Karen Osborne

More than a decade ago, I was sitting in an office, nervously listening to the president talk about possibly going to war with a foreign country. Right now, I’m also sitting in an office, nervously listening to the president talk about going to war with a foreign country. The thought of bombing Syria makes me sick, just like the thought of bombing Iraq made me queasy in 2002.

I’m a dove, not a hawk. I prefer building cities in video games such as SimCity rather than destroying them. Bombing Syria without first exhausting diplomatic measures is a mistake. I thought we learned that in Iraq and Afghanistan, where a lot of mistakes were made. I thought that, as a country, we’d learned from those mistakes. Apparently not.

We don’t always learn from our mistakes, do we? We keep dating bad boys and driving 30 miles per hour above the speed limit. We don’t hand in our homework and then wonder where all those low grades came from. We know the fire is hot from past experiences, but we feel the terrible temptation to touch it anyway — just to make sure.

It’s absolutely imperative — in politics and in life — that we learn from our mistakes. And let’s face it: Teenagers know a lot about making mistakes. Sometimes it feels like making mistakes is all you do. It feels as if you’re always getting in trouble with your parents, your teachers, your bosses or your friends. It can be frustrating, especially when you try to make things better but the people around you don’t seem to know that you’re trying to change.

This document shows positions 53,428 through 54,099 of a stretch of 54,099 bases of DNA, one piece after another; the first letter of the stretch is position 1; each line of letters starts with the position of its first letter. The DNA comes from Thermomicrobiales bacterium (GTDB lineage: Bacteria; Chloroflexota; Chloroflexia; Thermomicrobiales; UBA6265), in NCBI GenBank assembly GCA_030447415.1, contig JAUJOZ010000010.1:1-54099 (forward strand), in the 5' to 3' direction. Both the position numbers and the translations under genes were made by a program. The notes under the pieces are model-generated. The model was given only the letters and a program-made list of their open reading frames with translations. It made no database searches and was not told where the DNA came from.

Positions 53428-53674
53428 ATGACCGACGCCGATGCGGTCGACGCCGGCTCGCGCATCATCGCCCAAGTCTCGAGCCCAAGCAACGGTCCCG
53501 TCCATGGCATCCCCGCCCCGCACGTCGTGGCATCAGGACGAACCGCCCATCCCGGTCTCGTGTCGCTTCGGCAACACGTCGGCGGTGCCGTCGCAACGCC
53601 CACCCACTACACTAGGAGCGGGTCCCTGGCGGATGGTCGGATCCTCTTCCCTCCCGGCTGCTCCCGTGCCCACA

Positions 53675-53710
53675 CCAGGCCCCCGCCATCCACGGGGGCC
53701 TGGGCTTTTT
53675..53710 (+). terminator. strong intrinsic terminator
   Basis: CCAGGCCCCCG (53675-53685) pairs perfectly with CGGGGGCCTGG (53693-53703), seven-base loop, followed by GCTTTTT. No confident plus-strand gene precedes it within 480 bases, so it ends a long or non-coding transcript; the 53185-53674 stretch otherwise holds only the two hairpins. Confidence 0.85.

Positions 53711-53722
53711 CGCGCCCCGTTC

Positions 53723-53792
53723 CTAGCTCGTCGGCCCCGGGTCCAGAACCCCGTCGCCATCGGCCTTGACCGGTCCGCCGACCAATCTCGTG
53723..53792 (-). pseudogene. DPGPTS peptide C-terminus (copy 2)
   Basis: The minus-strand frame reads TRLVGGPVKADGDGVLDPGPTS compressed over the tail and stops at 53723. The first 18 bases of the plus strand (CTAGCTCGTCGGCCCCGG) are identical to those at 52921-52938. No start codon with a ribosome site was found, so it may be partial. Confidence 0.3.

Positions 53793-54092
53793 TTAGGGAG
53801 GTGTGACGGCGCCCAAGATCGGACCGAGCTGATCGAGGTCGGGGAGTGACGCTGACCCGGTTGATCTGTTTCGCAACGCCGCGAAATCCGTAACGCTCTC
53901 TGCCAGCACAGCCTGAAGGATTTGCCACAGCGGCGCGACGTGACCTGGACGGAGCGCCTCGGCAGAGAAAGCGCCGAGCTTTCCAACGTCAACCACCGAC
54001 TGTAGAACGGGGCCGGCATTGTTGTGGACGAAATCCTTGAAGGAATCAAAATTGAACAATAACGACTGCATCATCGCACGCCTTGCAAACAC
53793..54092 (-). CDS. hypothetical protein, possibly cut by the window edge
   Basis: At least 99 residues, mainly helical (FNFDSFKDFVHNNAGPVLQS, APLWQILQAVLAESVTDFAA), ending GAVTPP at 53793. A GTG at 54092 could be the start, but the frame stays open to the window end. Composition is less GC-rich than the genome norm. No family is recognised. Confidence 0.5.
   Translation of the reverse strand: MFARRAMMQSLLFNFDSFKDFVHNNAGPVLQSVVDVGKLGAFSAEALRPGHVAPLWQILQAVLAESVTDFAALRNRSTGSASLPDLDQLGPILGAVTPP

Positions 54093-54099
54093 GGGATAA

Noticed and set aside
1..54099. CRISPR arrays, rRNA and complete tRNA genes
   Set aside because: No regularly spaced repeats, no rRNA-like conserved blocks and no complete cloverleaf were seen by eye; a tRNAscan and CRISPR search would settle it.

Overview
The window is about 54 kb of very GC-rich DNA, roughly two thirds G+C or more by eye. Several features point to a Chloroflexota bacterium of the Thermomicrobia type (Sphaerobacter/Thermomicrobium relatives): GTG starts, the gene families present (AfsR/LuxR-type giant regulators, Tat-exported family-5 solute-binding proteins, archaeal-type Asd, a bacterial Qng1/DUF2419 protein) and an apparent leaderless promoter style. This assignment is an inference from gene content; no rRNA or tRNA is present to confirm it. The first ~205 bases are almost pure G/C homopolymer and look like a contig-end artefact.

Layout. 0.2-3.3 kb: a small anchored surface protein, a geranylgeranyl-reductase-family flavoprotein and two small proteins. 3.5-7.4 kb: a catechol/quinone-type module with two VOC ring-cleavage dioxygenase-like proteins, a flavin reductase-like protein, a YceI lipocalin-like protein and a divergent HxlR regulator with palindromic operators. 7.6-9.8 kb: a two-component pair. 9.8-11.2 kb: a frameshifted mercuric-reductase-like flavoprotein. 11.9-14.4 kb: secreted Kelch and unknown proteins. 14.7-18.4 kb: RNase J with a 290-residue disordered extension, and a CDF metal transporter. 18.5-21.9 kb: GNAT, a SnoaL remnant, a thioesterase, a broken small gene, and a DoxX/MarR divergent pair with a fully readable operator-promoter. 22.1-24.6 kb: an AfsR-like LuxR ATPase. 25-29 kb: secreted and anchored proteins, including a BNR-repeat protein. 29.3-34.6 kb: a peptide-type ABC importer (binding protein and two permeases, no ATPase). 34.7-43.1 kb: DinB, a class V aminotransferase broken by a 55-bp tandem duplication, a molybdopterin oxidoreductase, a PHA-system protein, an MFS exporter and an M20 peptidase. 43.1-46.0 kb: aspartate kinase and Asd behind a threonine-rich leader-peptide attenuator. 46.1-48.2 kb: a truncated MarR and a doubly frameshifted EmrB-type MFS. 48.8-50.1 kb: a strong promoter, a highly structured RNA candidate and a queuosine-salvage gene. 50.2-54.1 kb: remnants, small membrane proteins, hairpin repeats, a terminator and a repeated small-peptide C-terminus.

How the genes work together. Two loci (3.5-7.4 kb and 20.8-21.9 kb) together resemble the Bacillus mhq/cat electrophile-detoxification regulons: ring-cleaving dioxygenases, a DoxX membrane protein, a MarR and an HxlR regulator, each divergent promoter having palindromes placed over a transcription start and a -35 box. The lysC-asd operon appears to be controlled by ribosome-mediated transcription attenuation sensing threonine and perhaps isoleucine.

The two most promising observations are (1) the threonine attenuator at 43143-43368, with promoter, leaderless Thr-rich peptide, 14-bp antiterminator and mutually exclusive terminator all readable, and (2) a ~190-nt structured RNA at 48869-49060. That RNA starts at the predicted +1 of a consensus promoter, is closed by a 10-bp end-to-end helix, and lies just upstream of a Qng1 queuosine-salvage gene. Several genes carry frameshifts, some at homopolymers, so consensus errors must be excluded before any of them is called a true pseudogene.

People learn in a lot of ways. One of those ways is by making mistakes, examining the situation, figuring out what went wrong, and trying to fix things to avoid making the same mistake next time.

That last bit is the key to turning a mistake into a valuable life experience. If you don’t figure out what went wrong and don’t take steps to fix it, the mistake remains.

Let’s say that you made the mistake of blowing your curfew, and now your parents won’t let you go anywhere. After looking at the situation, you might find that letting your parents know where you are at all times will not only restore your curfew, but may allow you more freedom as they realize they can trust you.

Maybe you didn’t study for a test or didn’t hand in a week’s worth of homework. Why not turn that mistake around by going to your teacher for help after school? The requested tutoring will not only impress your teacher, but will give you study skills and knowledge that will help you on the next test and in the future.

You will make a lot of mistakes. That’s part of being human. But the way to grow into your potential is to take those mistakes, turn them around and use what you’ve learned to build a better life for yourself and those around you.

Regarding the thoughts of war, though, the hawks are partially right: Something should be done to help the thousands of innocents dying in this horrible civil war. Something has to be done to stop it. I just hope that we’ve learned that encouraging war isn’t the solution.

I hope teens aren’t the only ones to learn from mistakes.